I'm not a logician. Nor do I play one on T.V. So please be patient if I'm messing up something basic in what follows. An explanation of what I'm messing up and/or some relevant citations would be pretty helpful too.

Gregory Moore's masterful Zermelo's Axiom of Choice: Its Origins, Development, and Influence contains the following passage:

Vestiges of the first state - choosing an unspecified element from a single set - can be found in Euclid's

Elements, if not earlier. Such choices formed the basis of the ancient method of proving a generalization by considering an arbitrary but definite object, and then executing the argument for that object. This first stage also included the arbitrary choice of an element form each of finitely many sets. It is important to understand that the Axiom was not needed for an arbitrary choice from a single set, even if the set contained infinitely many elements. For in a formal system a single arbitrary choice can be eliminated through the use of universal generalization or similar rule of inference. By induction on the natural numbers, such a procedure can be extended to any finite family of sets.

I don't get this at all.

As far as soundness*- I do recall strengthened versions of the downward LĂ¶wenheimâ€“Skolem theorem, where not only is the cardinality of the model denumerable, but that the domain is the natural numbers and all of the predicates defined at a certain cutoff in the arithmetic hierarchy. Might results in this neighborhood show that using ZF without choice is strong (i.e. so the proof theory is still sound) enough to be used in countermodel construction in normal first-order semantics? Or, in terms of Moore's discussion, might this also show in some sense that the use of eigenvariables in standard classical logic is free from implicit use of the axiom of choice?

This latter issue is more closely related to the completeness worry. Consider a meta-theoretic demonstration that some existentially quantified sentence is logically true. If we don't avail ourselves of completeness results, this requires basically showing that every single model is such that at least one object in that model renders the formula (you get when a name for that object replaces the bound variable) true.

Clearly, if the axiom of choice is true, this is a licit procedure. The choice function will take each of an infinite number of models to the object assigned in each model to the variable made free when the existential quantifier stripped off. But it raises the question of whether some logics are such that the converse holds, that this is only in general a licit procedure if the axiom of choice is true. This is much closer to Moore's issue, as the treatment of the free variable in the meta language mirrors the use of eigenvariables in natural deduction proofs of the sentence.

If there's anything to this, then one would expect expressibility issues to loom large. For example ZF being fine for the semantics of expressively weaker logics, but ZFC needed for expressively stronger logics.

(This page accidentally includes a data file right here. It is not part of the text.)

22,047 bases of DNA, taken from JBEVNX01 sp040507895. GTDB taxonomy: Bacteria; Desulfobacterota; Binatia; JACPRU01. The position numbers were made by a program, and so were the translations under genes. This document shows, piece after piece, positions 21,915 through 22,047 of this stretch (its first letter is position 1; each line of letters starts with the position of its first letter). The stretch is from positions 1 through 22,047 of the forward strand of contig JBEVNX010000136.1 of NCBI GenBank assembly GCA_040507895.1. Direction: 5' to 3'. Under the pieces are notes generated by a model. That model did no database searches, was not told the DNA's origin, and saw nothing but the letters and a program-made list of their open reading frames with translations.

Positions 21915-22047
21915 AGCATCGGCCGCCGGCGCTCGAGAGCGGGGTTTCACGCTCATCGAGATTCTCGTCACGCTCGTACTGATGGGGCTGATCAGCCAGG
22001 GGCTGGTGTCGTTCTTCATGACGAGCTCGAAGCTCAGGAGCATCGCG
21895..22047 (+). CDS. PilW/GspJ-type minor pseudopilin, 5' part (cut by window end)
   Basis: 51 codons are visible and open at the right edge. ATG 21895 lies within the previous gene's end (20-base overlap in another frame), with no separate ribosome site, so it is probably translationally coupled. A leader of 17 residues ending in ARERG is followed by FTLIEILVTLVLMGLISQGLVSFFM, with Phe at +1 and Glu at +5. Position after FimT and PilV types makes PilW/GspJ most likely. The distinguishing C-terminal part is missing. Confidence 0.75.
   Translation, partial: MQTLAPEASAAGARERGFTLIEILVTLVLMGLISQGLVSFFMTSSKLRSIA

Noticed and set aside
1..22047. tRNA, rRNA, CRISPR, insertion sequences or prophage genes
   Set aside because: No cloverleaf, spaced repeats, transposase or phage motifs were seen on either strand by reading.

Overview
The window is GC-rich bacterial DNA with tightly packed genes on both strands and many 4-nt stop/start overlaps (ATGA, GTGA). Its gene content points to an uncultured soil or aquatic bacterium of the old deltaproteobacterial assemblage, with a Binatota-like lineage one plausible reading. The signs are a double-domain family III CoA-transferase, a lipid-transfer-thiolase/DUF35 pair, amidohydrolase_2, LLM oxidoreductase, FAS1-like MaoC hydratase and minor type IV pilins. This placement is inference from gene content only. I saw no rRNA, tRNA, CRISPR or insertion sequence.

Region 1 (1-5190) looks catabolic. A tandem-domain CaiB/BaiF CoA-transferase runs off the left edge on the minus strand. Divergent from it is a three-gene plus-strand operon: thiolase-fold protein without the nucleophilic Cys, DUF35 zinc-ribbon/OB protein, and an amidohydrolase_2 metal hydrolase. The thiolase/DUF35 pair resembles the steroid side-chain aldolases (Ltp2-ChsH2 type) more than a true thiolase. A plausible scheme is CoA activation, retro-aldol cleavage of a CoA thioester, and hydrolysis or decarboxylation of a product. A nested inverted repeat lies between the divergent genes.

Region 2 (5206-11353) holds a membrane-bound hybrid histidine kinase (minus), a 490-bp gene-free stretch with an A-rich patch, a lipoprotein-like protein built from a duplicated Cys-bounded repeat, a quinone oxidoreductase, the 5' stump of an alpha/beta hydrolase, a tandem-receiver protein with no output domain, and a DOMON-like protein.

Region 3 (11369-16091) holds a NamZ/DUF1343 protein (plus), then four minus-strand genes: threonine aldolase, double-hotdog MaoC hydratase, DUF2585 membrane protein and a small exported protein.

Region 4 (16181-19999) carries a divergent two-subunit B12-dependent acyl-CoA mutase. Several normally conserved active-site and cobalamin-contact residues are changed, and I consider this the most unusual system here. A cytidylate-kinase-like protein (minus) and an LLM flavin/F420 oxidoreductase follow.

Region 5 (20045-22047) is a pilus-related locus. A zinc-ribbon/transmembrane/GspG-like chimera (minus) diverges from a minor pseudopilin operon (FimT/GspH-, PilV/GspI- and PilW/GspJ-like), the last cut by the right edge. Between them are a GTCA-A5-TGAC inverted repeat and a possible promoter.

Likewise, there are interesting issues of constructivity and choice. Intuitionist logic has the existential property and classical logic does not. That is, if an existentially quantified statement is provable in intuitionist logic, then the formula with the quantifier removed and the resulting free variable replaced by a name is also provable. (Along with the similar disjunction property), this a concrete way in which intuitionist logic is more constructable than classical logic. Intuitively, this connects to the choicyness (even for first order logic) of meta-linguistically determining that an existentially quantified statement is logically true.

Moore's book is fantastic, so I suspect I'm missing something. But as I try to make sense of Moore with my limited set theory abilities, it would be cool if anyone wants to set me straight and/or direct me to some literature on these very issues.

[Notes*

I don't like this way of talking. Why not say that the issue is whether the semantics are complete with respect to the proof theory? Seriously, why doesn't Goedel entail that second order semantics are unsound rather than second order proof theory incomplete? Full second order entailment contains so much mathematics (e.g. if the continuum hypothesis is true, then its second order formulation is true in every second order model) why not take a natural deduction formulation of the proof theory to get at its logical core and relegate the extra stuff to mathematics? I should probably ask for an explanation of this in a stand alone post.

Kreisel worried about related issues so much that he had a hard time seeing what completeness proofs are for in the first place. He thought there only justification was that they entailed that truth via the semantics was recursively (/effectively, at least via Church's Thesis, but maybe also without; I don't know) enumerable.

It would have been great to talk with Kreisel about modal logic, because it seems clear that completeness proofs there do much more, so much so that it's bizarre that we typically teach meta-theory of first-order logic before teaching modal logic. Often at the end of a well taught normal meta-theory class, over half the class still has no idea why we've proved all this stuff. At the end of a well taught modal logic class, this simply doesn't happen. And those very same students will get why one studies meta-theory of regular first order logic.]

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